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Secular changes in tooth size and dental arch dimensions in the mixed dentition
Jönköping University, School of Health Science, HHJ, Dep. of Natural Science and Biomedicine.
2003 (English)In: Swedish Dental Journal, ISSN 0347-9994, no 157, 1-89 p.Article in journal (Refereed) Published
Abstract [en]

Secular changes in the mixed dentition were studied. Permanent tooth size and dental arch dimensions were examined in Norwegian children born in the 1960s and 1980s, Swedish children born in the 1960s and 1980s, Norwegian Sami children born in the 1980s, and a sample of Norwegian skulls dating from the 14th to the 19th century. The Norwegian Sami children were nomadic in the summertime. A sample of pigs was studied before and after a maceration process to determine what dimensional changes might occur in such a process. A shrinkage of 0.3%-1.7% was found. This information was used when the skulls were compared with the modern groups. Lateral dental arch lengths were shorter in the children born in the 1960s compared with the children born in the 1980s. This was a result of the higher prevalence of caries in the second deciduous molars in the 1960s groups. Children who had lost a deciduous canine prematurely were found to have smaller dental arch perimeters. When compared with other data, this was blamed on a pre-existing crowding. Permanent tooth size was smaller in the skulls compared with the modern groups. Improved nutrition is considered to be the main reason for the difference. Relative dental arch space differed in the group born in the 1960s from that in the other groups, indicating a greater prevalence of crowding in the former. Relative dental arch space in the skulls and in the group born in the 1980s was similar. A more traditional way of living, as practised by the Sami group in this thesis, was not favorable for relative dental arch space. The transverse intermaxillary relation in boys changed from the 1960s to the 1980s, which indicated that the 1980s group ran a greater risk of developing a posterior cross-bite. Before the same conclusion could be made in the girls, the mesial drift of the first permanent molars had to be corrected for, because of a higher prevalence of caries in the 1960s group. The sex-pooled analysis of the skulls and the contemporary groups revealed that the risk for developing a posterior cross-bite in the 1980s group was greater than in the skulls. The skulls had smaller arch depths than the modern groups.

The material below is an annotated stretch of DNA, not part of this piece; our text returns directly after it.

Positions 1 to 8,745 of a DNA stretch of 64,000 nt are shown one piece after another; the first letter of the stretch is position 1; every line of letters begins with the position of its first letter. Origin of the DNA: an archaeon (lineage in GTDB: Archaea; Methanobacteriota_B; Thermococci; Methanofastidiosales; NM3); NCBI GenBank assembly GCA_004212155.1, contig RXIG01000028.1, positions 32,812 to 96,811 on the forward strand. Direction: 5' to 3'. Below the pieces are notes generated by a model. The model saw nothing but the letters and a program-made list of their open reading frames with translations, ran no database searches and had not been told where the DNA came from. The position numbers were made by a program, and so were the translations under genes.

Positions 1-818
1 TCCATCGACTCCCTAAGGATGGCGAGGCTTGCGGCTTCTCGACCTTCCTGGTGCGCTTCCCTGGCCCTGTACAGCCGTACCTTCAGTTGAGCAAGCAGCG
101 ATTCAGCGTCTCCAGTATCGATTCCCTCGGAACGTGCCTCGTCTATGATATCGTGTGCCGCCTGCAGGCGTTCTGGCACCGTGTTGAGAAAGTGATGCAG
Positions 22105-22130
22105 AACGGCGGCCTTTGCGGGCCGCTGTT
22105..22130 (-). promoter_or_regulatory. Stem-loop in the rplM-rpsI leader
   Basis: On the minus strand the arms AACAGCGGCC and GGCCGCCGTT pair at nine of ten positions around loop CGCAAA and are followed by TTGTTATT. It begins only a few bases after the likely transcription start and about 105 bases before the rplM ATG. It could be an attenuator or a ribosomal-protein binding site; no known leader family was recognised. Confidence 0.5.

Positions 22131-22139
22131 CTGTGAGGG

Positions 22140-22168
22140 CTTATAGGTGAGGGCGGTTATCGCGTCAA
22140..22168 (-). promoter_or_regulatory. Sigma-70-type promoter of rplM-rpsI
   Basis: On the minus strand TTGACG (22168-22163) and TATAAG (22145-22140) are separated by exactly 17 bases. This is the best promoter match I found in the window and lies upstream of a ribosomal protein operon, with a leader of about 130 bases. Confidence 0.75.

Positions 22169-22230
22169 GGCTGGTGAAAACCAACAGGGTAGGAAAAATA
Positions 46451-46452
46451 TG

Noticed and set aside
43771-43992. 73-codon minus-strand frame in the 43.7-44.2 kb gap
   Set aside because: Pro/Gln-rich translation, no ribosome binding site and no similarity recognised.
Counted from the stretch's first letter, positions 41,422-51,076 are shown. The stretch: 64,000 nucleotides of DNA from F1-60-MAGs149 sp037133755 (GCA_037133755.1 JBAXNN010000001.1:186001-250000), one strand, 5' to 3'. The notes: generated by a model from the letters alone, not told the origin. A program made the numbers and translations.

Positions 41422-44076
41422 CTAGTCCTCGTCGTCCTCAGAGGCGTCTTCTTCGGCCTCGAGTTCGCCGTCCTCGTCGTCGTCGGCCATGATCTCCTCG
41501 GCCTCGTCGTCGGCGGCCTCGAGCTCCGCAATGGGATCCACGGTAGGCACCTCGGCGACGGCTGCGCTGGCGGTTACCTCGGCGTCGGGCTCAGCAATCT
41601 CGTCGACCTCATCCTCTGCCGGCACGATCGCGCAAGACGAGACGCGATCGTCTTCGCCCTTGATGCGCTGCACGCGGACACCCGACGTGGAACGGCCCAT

Place, publisher, year, edition, pages
2003. no 157, 1-89 p.
National Category
Medical and Health Sciences
Identifiers
URN: urn:nbn:se:hj:diva-23064PubMedID: 12737091OAI: oai:DiVA.org:hj-23064DiVA: diva2:687191
Available from: 2014-01-13 Created: 2014-01-13 Last updated: 2014-01-28Bibliographically approved

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CiteExportLink to record
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